Freight Forwarding

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Freight Forwarding

The WLP creates opportunities for business and governments to improve existing trading routes, providing value for freight forwarders and traders.

Freight Forwarding

Enjoy freight forwarding benefits with The World Logistics Passport. Working with a network of partners and freight forwarding companies worldwide, the WLP membership enables access to premium trading collaborations that will enhance and improve processes for freight forwarders.

What is freight forwarding?

Freight forwarding is a term given to arranging for goods to get from point A to point B, on behalf of an importer or exporter. A freight forwarder takes the stress out of international shipping.

What Does a Freight Forwarder Do?

A freight forwarder takes the stress out of international shipping. There’s a lot that goes on behind the scenes that they can assist with – including preparing paperwork, coordinating with customs authorities and booking the truck, train, ship or aircraft that the goods travel on.

How does freight forwarding work?

Freight forwarders navigate the worldwide movement of cargo on behalf of their clients. Their role would include handling the admin that comes with transporting cargo, and would use their contacts and connections to subcontracting any specific tasks to be done. By using freight forwarding services, you can also avoid any unforeseen costs that can sometimes arise with international shipping.

What is a freight forwarder responsible for?

A freight forwarder makes the whole import/export process as simple as possible from end-to-end. There’s usually a lot of third parties involved at both the point of origin and delivery, but if a business is using a freight forwarder, it means they only have one point of contact throughout the process. Plus, they have peace of mind that all arrangements have been made for the paperwork, negotiations and bookings.

How does freight forwarding fit within the logistics sector?

Logistics and freight forwarding go hand-in-hand to ensure seamless international shipping. Freight forwarders are specialists in the logistics sector – though they do not physically move any goods themselves. Instead, a reliable individual or agency will utilise their networks and know-how to arrange for seamless international shopping.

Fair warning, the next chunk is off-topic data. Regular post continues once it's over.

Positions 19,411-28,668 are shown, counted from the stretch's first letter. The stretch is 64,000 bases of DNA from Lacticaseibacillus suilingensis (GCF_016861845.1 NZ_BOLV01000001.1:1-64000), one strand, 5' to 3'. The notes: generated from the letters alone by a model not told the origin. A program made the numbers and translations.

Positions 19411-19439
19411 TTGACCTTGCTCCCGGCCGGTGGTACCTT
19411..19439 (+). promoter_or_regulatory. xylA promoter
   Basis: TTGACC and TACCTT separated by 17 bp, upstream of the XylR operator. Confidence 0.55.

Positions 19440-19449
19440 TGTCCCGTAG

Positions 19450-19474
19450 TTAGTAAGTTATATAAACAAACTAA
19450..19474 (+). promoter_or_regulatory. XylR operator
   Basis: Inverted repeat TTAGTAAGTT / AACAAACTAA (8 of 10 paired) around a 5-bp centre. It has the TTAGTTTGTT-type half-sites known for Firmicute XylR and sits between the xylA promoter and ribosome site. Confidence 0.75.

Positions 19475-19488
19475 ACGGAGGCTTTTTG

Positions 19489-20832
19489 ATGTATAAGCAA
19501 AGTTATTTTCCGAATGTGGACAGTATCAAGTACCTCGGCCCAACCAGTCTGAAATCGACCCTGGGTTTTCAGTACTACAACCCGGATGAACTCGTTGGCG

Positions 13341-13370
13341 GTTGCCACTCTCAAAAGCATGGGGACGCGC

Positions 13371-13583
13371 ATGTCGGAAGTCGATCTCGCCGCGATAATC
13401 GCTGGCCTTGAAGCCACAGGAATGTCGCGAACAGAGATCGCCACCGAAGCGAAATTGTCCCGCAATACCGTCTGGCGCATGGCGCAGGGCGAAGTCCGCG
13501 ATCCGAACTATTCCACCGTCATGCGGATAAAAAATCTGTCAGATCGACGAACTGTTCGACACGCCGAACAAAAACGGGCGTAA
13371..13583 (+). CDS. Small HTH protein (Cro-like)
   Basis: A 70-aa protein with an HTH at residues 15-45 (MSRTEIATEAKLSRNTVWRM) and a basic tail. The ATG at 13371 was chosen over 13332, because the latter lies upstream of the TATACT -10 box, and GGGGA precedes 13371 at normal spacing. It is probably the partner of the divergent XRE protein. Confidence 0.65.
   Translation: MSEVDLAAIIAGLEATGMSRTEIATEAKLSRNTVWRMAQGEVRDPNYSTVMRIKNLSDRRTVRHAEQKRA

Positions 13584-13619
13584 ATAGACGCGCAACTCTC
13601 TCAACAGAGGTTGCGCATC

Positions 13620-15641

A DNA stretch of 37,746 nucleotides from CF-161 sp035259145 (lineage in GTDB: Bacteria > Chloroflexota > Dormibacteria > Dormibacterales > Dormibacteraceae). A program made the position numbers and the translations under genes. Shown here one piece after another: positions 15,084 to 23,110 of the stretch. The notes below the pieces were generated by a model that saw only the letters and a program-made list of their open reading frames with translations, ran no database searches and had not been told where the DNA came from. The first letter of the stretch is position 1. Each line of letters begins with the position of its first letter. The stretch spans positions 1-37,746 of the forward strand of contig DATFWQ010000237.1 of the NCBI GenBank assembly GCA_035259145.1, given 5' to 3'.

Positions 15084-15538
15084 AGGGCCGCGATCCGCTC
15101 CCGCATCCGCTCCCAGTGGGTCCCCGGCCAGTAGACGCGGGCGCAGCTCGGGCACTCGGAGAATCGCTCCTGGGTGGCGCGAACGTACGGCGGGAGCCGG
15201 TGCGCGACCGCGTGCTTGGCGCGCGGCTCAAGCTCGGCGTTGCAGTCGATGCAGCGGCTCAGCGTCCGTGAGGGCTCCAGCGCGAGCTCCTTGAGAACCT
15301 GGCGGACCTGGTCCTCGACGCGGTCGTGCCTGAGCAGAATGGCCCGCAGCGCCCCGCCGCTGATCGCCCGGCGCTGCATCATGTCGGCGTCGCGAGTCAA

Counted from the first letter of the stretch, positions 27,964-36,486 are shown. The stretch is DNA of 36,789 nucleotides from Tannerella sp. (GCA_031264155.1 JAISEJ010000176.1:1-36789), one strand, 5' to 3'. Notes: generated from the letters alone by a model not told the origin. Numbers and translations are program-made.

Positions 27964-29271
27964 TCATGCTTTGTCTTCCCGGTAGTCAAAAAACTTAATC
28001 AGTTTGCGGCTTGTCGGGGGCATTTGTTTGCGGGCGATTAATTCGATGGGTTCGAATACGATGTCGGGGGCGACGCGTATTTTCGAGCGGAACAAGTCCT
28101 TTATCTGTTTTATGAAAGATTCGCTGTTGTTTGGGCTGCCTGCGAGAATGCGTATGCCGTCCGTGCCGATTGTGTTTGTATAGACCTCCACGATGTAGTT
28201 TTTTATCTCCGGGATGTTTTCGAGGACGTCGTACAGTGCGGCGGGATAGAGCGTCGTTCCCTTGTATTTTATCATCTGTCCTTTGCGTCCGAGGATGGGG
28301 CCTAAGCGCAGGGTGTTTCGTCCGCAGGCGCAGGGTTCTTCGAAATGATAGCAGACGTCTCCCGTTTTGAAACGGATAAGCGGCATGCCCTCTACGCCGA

What’s the difference between a freight forwarder and a customs broker?

A freight forwarder facilitates the whole process when it comes to the worldwide movement of cargo – in most cases, they will deal with customs clearances as part of the service they provide. On the other hand, customs brokers typically only deal with one part of the process – customs clearances at the point of delivery (e.g., the port or airport of import).

Do freight forwarders use customs brokers?

Yes – while in in most cases, freight forwarding companies will deal with customs clearances as part of the service they provide. They’ll either do it themselves, or subcontract it to a customs broker.

What do freight forwarders charge?

There’s no set charge for using a freight forwarder. Most will provide itemized quotes and contracts which cover the costs of international shipping, as well as the fees for their services.

Do freight forwarders own ships?

No, freight forwarders do not typically own their own modes of cargo transport.

Learn more about freight forwarding with the World Logistics Passport

The World Logistics Passport (WLP) uses its expertise to support businesses and help streamline the freight forwarding process. Members can expect instant access to a range of trade benefits and membership advantages, such as reduced costs, improved trading routes, and many more. The WLP has created an exclusive community for freight forwarders and traders to establish connections and strengthen partnerships worldwide; read more information on how you can become a member and start earning rewards today! 

Discover more about the World Logistics Passport and the campaign to revolutionise logistics and freight forwarding processes to enhance the global movement of goods and services.